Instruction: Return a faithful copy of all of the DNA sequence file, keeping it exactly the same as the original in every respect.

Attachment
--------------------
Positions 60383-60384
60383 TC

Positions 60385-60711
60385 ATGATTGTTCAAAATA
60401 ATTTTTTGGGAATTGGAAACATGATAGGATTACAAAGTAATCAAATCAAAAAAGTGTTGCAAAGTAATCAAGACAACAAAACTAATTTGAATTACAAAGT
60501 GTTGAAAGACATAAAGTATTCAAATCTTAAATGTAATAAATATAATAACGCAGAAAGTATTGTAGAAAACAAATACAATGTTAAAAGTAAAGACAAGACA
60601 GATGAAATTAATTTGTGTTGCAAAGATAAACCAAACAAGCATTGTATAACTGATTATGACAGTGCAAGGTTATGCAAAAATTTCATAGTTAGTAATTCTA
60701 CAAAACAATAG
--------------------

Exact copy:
Positions 60383-60384
60383 TC

Positions 60385-60711
60385 ATGATTGTTCAAAATA
60401 ATTTTTTGGGAATTGGAAACATGATAGGATTACAAAGTAATCAAATCAAAAAAGTGTTGCAAAGTAATCAAGACAACAAAACTAATTTGAATTACAAAGT
60501 GTTGAAAGACATAAAGTATTCAAATCTTAAATGTAATAAATATAATAACGCAGAAAGTATTGTAGAAAACAAATACAATGTTAAAAGTAAAGACAAGACA
60601 GATGAAATTAATTTGTGTTGCAAAGATAAACCAAACAAGCATTGTATAACTGATTATGACAGTGCAAGGTTATGCAAAAATTTCATAGTTAGTAATTCTA
60701 CAAAACAATAG